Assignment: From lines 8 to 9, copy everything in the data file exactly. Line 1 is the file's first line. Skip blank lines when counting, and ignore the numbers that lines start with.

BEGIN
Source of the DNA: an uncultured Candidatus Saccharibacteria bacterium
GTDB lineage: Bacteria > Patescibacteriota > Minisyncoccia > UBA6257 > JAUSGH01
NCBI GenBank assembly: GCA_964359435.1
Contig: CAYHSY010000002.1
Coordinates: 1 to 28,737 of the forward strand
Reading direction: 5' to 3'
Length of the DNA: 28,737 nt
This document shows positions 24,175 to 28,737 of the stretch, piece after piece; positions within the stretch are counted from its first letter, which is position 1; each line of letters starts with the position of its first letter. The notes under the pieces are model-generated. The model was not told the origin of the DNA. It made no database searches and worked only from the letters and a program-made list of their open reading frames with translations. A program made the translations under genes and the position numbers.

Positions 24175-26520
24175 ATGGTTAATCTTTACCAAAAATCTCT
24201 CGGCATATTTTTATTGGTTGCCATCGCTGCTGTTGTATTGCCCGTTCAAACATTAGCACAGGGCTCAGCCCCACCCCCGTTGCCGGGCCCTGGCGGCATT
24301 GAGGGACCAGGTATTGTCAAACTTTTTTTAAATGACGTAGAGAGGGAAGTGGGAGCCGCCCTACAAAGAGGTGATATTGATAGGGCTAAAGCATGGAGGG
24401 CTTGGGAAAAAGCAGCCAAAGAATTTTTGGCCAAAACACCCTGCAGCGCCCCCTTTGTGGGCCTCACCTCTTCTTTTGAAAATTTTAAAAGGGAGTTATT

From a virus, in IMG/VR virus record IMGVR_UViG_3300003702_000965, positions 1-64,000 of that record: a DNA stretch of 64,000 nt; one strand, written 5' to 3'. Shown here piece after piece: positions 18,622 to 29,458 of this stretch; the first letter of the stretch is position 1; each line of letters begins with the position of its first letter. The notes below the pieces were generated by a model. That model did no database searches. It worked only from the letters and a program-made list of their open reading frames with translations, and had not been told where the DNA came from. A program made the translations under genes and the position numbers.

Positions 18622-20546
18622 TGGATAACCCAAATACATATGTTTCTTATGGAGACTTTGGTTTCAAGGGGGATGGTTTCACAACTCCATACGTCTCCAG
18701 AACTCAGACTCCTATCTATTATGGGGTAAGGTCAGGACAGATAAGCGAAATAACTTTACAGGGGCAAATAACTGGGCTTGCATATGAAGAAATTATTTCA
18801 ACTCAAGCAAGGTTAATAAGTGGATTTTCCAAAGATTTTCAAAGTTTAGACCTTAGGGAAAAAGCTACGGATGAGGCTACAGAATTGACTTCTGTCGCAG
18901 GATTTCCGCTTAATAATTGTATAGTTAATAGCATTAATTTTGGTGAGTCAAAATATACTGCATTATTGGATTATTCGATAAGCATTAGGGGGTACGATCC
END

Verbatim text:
This document shows positions 24,175 to 28,737 of the stretch, piece after piece; positions within the stretch are counted from its first letter, which is position 1; each line of letters starts with the position of its first letter. The notes under the pieces are model-generated. The model was not told the origin of the DNA. It made no database searches and worked only from the letters and a program-made list of their open reading frames with translations. A program made the translations under genes and the position numbers.

Positions 24175-26520